Their conversation goes on for several minutes as they drive the periphery of New York.
They are Kurds, Iraqis, Somalis, Turks, Bosnians, who live on the periphery of the city.
Most of the French Quarter had no flooding, though some places on the periphery had a little flooding, which caused problems.
He just walked around the periphery of the development and proceeded on.
Drugs have been on the periphery of the California wine scene going back a long time.
An angle in the periphery is an angle comprehended of two right lines inscribed, and jointly bounded or meeting in the periphery.
So the intervals will be equal in the directions both of the periphery and of the length.
Consolidated Pemmican, once the center of my business existence, was now but a minor point on its periphery.
So a circle is a figure: Because it is a plaine every way bounded with one periphery.
We officers were put in tents in a small palm and pomegranate thicket at the periphery of the hospital area.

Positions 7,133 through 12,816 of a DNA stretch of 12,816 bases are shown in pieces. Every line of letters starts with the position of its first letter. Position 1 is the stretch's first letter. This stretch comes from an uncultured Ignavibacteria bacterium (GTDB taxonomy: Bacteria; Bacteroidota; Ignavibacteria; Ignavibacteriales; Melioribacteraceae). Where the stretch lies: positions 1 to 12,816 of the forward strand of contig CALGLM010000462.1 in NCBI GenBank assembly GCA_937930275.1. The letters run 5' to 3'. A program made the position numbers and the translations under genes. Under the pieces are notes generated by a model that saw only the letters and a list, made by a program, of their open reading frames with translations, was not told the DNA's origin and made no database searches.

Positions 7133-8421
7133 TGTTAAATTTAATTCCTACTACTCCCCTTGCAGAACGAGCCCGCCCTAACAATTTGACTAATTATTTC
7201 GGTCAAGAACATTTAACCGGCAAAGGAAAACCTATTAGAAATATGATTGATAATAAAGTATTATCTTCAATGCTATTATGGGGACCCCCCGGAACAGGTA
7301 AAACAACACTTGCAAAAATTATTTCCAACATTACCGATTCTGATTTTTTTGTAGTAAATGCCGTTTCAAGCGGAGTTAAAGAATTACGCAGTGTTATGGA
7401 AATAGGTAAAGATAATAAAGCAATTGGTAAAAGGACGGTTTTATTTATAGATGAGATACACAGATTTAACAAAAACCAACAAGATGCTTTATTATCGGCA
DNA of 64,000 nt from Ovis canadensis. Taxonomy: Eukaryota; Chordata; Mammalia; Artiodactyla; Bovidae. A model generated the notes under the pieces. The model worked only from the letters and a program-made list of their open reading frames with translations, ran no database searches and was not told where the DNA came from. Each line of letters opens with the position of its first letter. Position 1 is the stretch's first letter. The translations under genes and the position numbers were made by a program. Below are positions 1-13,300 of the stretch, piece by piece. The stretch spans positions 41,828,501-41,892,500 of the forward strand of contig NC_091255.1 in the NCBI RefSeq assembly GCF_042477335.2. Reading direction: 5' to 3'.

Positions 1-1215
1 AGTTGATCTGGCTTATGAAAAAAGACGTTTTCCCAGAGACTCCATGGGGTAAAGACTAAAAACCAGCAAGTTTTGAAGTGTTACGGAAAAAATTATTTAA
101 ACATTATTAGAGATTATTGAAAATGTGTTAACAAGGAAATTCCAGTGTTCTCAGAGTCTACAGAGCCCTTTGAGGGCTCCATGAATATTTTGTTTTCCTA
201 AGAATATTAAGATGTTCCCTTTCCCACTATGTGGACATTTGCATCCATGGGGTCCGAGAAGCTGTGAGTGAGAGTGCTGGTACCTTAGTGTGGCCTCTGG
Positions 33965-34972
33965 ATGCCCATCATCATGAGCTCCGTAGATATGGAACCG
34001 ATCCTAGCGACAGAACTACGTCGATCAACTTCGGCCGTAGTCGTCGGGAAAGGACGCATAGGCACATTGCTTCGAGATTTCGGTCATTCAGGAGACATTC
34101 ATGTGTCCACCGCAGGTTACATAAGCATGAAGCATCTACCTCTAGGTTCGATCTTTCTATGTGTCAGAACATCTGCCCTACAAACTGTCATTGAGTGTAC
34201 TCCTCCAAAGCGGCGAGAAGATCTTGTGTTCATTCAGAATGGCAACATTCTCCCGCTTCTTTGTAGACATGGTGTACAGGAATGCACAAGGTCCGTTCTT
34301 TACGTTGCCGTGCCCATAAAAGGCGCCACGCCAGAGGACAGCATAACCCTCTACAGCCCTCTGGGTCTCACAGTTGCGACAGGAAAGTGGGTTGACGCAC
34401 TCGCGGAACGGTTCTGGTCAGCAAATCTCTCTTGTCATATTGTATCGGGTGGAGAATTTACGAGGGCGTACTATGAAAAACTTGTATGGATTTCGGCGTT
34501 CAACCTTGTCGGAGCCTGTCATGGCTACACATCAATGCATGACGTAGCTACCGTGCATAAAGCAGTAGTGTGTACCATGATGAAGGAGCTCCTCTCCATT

late 14c., "atmosphere around the earth," from Old French periferie (Modern French périphérie), from Medieval Latin periferia, from Late Latin peripheria, from Greek peripheria "circumference, outer surface, line round a circular body," literally "a carrying around," from peripheres "rounded, moving round, revolving," peripherein "carry or move round," from peri- "round about" (see peri-) + pherein "to carry" (see infer). Meaning "outside boundary of a surface" attested in English from 1570s; general sense of "boundary" is from 1660s.
periphery pe·riph·er·y (pə-rĭf'ə-rē)
The outermost part or region within a precise boundary; the part away from center.
The outer surface of a solid.